Lap time: 1:53.86
Top speed at end of straight: 163.6mph
Max braking (g): 1.19
Max lean: 41.62
Why it’s so special
MV Agusta F4s are the ultimate poster bikes. The iconic Massimo Tamburini-designed lines haven’t really changed over the years, just tweaked, refined and polished, but even today, 14 years after the original F4 750 was released, this latest evolution is unutterably beautiful.
It wears the finest biking jewellery: Ohlins, Marchesini and Brembo, but the MV now has a ride-by-wire throttle system, which has allowed MV to equip the F4RR with variable riding modes, traction control, anti-wheelie, launch control and an auto-blipper – a world first. And like the Panigale the MV has electronically-adjustable suspension, linked to the riding modes.
On the track
In 11 years of road testing for MCN, I’ve been lucky enough to ride just about every modern-day MV. I’ve clocked up thousands of miles on MVs and like Spandau Ballet, I know this much to be true: you couldn’t wish to meet a nicer bunch of people who work at the factory.
MVs sound great, they’re achingly-beautiful, packed with the latest technology, thoughtfully designed and are built to a knee-trembling high standard. But they’re buggers to ride.
Early F4s had snatchy fuel injection, which gradually got better, but now, with the arrival of ride-by-wire, the throttle response is worse. The F4 RR’s throttle feels snatchy and disconnected, like last year’s F3.
This problem seems to be the -elephant in MV’s room. Sure, the bikes are so beautiful and they win countless design and desirability awards, but they don’t work properly. I have ridden nicely set up bikes, like from dealers Forza Italia, but out of the box, they can be frustrating.
The F4 RR’s power delivery is littered with peaks and troughs. At low rpm the short-stroke, 998cc inline four-cylinder ‘Corsacorta’ engine has little power, but once you’re past 6000rpm the F4RR gathers huge speed and momentum.
But this wondrous torrent of power is interrupted by a big flat spot around 10,000rpm, then all hell breaks loose, as it surges towards the redline and its claimed 195bhp.
You wouldn’t notice the inconsistent power delivery most of the time on the road, where you’re riding at lower revs, but on a track, mid-corner, not knowing what you’re going to get when you twist the throttle is unnerving and takes all your attention, when you should be thinking about where you’re going.
We were really excited about the F4 RR’s new auto-blipper, too. You don’t have to use the clutch or blip the throttle on the way down through the gearbox - just stamp your foot down on the lever and the gear snicks-in. Lots of top-level race bikes have them, but the MV is the first road bike to have one.
But it doesn’t work when you most need it, changing down from high revs, thanks to a 12,000rpm safety limit, to stop you over-revving the motor.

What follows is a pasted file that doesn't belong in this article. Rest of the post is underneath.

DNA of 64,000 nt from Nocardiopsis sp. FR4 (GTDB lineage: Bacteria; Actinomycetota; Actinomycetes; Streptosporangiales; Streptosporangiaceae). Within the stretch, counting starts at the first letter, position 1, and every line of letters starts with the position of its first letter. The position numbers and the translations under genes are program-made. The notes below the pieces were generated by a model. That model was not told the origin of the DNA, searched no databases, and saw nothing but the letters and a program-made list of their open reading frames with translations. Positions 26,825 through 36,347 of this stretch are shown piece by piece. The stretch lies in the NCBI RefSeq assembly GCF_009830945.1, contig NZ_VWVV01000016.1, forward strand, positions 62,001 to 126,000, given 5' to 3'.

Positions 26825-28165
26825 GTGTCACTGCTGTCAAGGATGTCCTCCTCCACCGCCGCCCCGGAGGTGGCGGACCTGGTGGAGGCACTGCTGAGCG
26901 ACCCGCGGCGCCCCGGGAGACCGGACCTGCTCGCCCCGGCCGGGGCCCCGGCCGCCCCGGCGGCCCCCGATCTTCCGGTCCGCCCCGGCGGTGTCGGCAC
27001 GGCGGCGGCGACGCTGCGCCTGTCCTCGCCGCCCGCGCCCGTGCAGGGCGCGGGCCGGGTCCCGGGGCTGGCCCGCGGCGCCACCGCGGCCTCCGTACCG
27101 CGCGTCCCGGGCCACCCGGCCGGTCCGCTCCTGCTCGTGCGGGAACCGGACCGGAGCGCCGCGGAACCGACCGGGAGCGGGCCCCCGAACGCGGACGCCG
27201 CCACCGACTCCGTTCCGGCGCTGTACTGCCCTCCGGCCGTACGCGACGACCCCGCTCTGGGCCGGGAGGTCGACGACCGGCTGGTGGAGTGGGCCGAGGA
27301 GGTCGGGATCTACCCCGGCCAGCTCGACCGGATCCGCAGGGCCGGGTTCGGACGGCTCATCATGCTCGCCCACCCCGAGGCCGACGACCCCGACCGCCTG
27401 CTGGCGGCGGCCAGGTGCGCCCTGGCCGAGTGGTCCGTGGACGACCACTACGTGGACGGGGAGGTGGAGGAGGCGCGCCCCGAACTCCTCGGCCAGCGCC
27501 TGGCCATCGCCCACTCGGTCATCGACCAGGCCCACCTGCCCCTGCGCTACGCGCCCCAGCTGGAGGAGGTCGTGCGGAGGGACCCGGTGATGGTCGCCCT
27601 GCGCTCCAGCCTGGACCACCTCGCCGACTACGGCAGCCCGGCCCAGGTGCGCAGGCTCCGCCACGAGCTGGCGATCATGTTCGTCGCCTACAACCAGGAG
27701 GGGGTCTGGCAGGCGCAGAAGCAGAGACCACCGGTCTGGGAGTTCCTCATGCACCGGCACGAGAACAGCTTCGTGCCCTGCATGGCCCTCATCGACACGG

You need the auto-blipper to work on that first downchange at the end of a straight to steady the bike, coming off the throttle and on to the brakes, but the revs are too high.
Waiting for the revs to drop enough for the system to work feels like freewheeling and doesn’t inspire confidence. It’s best to change down normally, but the auto-blipper works at lower speeds and revs.
The unpredictable throttle made the F4 RR significantly slower than its rivals in Hodgson’s hands.
Not only was it the slowest 1000 here, it’s actually slower than its F3 younger brother, the ZX-6R 636 and Triumph Daytona 675R we tested here at the same time. And then it broke down – the dash looking blankly back at us even with the ignition switched on.
The motor’s inconsistent power delivery is such a shame because this latest evolution is fast and handles better than any F4 to date.
Despite being the heaviest machine here (211kg, fully-fuelled), it steers beautifully and has so much potential. If only the factory would sort out that throttle.
There's nothing I like about this bike, it’s the worst bike I’ve ever ridden. It’s horrible. It’s like riding a video game – there’s no throttle connection. Whatever’s going on in your hand is not going on in the engine – it’s just weird. Even flat-out it’s unpredictable. Sometimes you’ll be halfway down the straight and the power dies, like a load of traction control has come on and then it suddenly clears itself and you’re off again.
There’s a flat spot when you first get on the gas, then it clears and suddenly takes off. The chassis is weird, too. It’s horrible. You feel every bump on the track, yet there’s a lot of movement like it’s too soft in places. It’s like the chassis is too stiff and the suspension too soft – not pleasurable at all.
The riding position is good for the track, but the screen is far too low. Not a fan!
Riding mode: Track
Traction control: Off
Electronic engine braking: Set within riding mode
Suspension: Set electronically within riding mode